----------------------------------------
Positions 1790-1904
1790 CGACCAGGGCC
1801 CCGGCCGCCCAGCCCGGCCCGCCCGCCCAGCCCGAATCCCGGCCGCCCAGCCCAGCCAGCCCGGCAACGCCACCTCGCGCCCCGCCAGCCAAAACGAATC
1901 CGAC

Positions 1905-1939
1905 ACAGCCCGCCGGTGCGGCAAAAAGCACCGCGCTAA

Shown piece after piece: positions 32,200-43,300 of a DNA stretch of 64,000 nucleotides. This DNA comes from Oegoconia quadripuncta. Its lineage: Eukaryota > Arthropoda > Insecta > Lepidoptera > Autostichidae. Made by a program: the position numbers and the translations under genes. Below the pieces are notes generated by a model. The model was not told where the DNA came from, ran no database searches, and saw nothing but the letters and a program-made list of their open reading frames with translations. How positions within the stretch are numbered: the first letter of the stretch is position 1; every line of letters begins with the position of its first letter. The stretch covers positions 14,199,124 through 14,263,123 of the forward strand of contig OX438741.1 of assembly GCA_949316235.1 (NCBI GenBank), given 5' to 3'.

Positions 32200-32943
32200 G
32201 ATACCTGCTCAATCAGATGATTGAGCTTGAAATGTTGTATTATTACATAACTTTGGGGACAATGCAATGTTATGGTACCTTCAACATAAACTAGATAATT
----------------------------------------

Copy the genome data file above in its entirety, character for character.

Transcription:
Positions 1790-1904
1790 CGACCAGGGCC
1801 CCGGCCGCCCAGCCCGGCCCGCCCGCCCAGCCCGAATCCCGGCCGCCCAGCCCAGCCAGCCCGGCAACGCCACCTCGCGCCCCGCCAGCCAAAACGAATC
1901 CGAC

Positions 1905-1939
1905 ACAGCCCGCCGGTGCGGCAAAAAGCACCGCGCTAA

Shown piece after piece: positions 32,200-43,300 of a DNA stretch of 64,000 nucleotides. This DNA comes from Oegoconia quadripuncta. Its lineage: Eukaryota > Arthropoda > Insecta > Lepidoptera > Autostichidae. Made by a program: the position numbers and the translations under genes. Below the pieces are notes generated by a model. The model was not told where the DNA came from, ran no database searches, and saw nothing but the letters and a program-made list of their open reading frames with translations. How positions within the stretch are numbered: the first letter of the stretch is position 1; every line of letters begins with the position of its first letter. The stretch covers positions 14,199,124 through 14,263,123 of the forward strand of contig OX438741.1 of assembly GCA_949316235.1 (NCBI GenBank), given 5' to 3'.

Positions 32200-32943
32200 G
32201 ATACCTGCTCAATCAGATGATTGAGCTTGAAATGTTGTATTATTACATAACTTTGGGGACAATGCAATGTTATGGTACCTTCAACATAAACTAGATAATT